IMF Lowers Estimate of Prospects for Global Growth
USA - January 23, 2019
The International Monetary Fund has cut its global economic growth forecasts for 2019 and 2020 due to problems in Europe and some emerging markets. The IMF said that failure to resolve trade tensions could further destabilize the slowdown in the world economy.
In the second downturn in three months, the global lender also cited a more severe than expected slowdown in China's economy and a possible "invalid" Brexit as major risks, saying it could increase turbulence in financial markets.
The IMF expected global economic growth of 3.5% in 2019 and 3.6% in 2020, which is 0.2% and 0.1% respectively lower than last October's forecasts.
New forecasts published ahead of the meeting of world leaders and CEOs in Davos show that politicians may have to come up with plans for the end of perennial global growth.
"Risks to global growth tilt to the downside. An escalation of trade tensions beyond those already incorporated in the forecast remains a key source of risk to the outlook," says the IMF in its updated World Economic Outlook report.
Beyond the possibility of escalating trade tensions and a broader turn in financial market sentiment, other factors adding downside risk to global investment and growth include uncertainty about the policy agenda of new administrations, a protracted US federal government shutdown, as well as geopolitical tensions in the Middle East and East Asia. Risks of a somewhat slower-moving nature include pervasive effects of climate change and ongoing declines in trust of established institutions and political parties.
"Increased trade policy uncertainty and fears of escalation and response will lead to lower business investment, disrupted supply chains and slower productivity growth. As a result of the deterioration of corporate profitability prospects may affect the mood in the financial markets and further weaken economic growth,” the report notes.
The downgrade reflected signs of Europe's weakness: Its export power station, Germany, suffered from new standards for car fuel emissions, and Italy, under market pressure due to Rome's recent confrontation with the European Union.
The IMF said that the growth rate in the Eurozone will be moderate: from 1.8% in 2018 to 1.6% in 2019, which is 0.3% lower than expected three months ago.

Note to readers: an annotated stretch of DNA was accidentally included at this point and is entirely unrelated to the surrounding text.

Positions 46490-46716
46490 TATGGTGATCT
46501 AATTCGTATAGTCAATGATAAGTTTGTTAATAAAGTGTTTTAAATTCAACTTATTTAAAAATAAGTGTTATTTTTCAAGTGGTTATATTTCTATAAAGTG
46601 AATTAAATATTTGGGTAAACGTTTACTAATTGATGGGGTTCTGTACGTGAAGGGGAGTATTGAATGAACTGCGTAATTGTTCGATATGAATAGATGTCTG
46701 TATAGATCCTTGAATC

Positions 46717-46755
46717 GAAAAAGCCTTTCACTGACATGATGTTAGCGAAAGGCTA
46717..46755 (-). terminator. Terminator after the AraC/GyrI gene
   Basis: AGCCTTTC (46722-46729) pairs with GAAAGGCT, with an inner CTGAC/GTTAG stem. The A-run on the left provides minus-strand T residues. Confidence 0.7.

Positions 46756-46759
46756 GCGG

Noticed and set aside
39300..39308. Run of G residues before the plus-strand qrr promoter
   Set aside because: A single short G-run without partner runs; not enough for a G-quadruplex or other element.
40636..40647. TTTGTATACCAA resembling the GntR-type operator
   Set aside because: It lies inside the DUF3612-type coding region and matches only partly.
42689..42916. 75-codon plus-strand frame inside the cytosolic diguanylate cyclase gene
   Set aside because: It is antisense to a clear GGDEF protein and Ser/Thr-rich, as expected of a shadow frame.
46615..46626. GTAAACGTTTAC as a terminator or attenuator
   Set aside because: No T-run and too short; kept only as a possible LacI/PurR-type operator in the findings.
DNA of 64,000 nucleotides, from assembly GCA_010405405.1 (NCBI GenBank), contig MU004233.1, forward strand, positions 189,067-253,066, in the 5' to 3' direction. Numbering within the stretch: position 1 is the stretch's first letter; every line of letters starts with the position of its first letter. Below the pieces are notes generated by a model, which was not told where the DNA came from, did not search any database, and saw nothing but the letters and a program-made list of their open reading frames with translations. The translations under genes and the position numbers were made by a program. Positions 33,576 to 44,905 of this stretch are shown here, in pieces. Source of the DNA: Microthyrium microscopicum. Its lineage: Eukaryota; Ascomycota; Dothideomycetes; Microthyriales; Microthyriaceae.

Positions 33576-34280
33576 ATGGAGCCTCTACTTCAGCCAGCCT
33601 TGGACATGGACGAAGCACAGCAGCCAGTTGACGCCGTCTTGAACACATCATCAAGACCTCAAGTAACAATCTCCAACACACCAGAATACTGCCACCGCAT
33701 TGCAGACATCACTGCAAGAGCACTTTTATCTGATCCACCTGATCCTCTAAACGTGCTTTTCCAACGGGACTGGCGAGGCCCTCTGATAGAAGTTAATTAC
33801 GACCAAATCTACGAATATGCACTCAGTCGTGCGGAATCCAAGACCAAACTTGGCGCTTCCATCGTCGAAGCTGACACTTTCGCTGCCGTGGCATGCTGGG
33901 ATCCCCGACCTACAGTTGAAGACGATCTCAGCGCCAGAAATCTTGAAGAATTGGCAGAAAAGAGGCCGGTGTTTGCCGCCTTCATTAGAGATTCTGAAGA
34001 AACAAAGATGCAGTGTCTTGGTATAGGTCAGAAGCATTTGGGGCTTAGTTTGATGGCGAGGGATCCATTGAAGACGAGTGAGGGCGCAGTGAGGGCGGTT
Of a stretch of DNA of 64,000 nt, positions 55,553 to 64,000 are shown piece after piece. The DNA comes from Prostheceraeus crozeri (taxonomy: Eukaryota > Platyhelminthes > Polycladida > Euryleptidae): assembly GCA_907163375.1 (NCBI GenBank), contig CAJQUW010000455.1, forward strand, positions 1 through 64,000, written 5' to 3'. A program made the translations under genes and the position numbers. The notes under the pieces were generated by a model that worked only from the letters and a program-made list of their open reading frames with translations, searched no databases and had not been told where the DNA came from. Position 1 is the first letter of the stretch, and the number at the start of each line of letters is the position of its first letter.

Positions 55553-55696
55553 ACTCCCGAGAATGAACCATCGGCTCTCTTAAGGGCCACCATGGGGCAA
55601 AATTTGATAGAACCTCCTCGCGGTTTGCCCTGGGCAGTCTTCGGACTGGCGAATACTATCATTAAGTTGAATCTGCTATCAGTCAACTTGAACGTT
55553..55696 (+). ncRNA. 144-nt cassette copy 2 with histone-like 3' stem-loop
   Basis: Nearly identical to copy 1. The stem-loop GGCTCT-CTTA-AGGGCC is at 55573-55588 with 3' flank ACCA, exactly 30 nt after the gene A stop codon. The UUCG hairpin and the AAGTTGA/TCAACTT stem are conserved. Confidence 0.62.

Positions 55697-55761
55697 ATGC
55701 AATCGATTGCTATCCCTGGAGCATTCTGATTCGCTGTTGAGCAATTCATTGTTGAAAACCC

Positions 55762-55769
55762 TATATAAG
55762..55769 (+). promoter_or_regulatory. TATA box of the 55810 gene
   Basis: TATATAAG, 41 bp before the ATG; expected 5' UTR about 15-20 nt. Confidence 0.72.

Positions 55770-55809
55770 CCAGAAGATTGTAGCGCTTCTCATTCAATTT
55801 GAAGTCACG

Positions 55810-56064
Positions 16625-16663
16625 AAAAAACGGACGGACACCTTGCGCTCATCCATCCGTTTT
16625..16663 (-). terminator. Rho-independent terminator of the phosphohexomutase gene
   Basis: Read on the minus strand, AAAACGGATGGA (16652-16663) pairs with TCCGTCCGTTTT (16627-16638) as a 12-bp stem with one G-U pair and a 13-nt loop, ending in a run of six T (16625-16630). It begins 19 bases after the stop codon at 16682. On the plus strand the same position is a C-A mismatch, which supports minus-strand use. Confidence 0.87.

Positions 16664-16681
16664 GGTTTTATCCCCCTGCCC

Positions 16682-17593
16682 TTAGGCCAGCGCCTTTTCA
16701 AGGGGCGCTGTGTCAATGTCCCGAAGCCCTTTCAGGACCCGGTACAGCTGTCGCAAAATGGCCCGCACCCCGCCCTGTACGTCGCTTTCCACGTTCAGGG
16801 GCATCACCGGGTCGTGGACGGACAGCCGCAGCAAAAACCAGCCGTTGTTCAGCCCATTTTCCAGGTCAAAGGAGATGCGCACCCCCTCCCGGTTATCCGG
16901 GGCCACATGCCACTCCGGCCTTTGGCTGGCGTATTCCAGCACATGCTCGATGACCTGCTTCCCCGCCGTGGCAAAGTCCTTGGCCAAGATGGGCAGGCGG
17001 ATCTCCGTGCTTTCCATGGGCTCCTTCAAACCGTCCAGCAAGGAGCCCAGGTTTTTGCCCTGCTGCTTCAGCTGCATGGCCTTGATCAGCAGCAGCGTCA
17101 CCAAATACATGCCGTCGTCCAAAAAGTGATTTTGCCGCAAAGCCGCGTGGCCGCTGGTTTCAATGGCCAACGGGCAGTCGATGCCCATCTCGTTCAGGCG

The IMF maintained its growth forecasts for the US at 2.5% this year and 1.8% in 2020, pointing to continued growth in domestic demand.
The Fund also maintained its forecast for growth in China at 6.2% in both 2019 and 2020 but noted that economic activity may not meet expectations if trade tensions persist, despite the government's efforts to stimulate growth through increased budget spending and bank lending.
"As can be seen from 2015-16, concern about the health of the Chinese economy can provoke sharp large -- scale sales in the financial and commodity markets, which creates pressure on its trading partners, exporters of raw materials and other emerging markets," the IMF said.
The baseline forecast incorporates the US tariffs announced through September 2018 and retaliatory measures. For the United States, these include tariffs on solar panels, washing machines, aluminum, and steel announced in the first half of 2018; a 25% tariff on $50 billion worth of imports from China, and a 10% tariff on an additional $200 billion of imports from China, with the latter rising to 25% after the current 90-day "truce" ends on March 1, 2019. For China, the forecast incorporates tariffs ranging from 5 to 10% on $60 billion of imports from the United States.
Average oil prices are projected at just below $60 per barrel in 2019 and 2020 (down from about $69 and $66, respectively, in the last WEO). Metals prices are expected to decrease 7.4% year-over-year in 2019 (a deeper decline than anticipated last October) and to remain roughly unchanged in 2020. Price forecasts for most major agricultural commodities have been revised modestly downwards.
The UK is expected to achieve 1.5% growth this year, although there is uncertainty about the forecast based on the assumption of an orderly exit from the EU, the IMF said.
A rare bright spot was Japan: The IMF revised its forecast by 0.2% to 1.1% this year due to the expected increase in government spending measures, which are aimed at compensating for the planned increase in sales tax in October.
For the emerging market and developing economy group, growth is expected to tick down to 4.5% in 2019 (from 4.6% in 2018), before improving to 4.9% in 2020. The projection for 2019 is 0.2 percentage points lower than in the October 2018 WEO.
The IMF is calling on policymakers to undertake structural reforms while the global economy is growing steadily, and its Managing Director, Christine Lagarde, has encouraged them to "fix the roof while the sun is shining." The IMF stresses the need to address income inequality and reform the financial sector.
However, as the peaks of the growth momentum and risks to the forecast increase, policymakers should now focus on policies to prevent further slowdown, the Fund stressed.
"The main priority of the General policy is that countries jointly and promptly resolve their trade disagreements and the resulting political uncertainty without raising distortive trade barriers further and market sentiment recovers, and not increase harmful barriers and destabilize the already slowing global economy," the IMF said.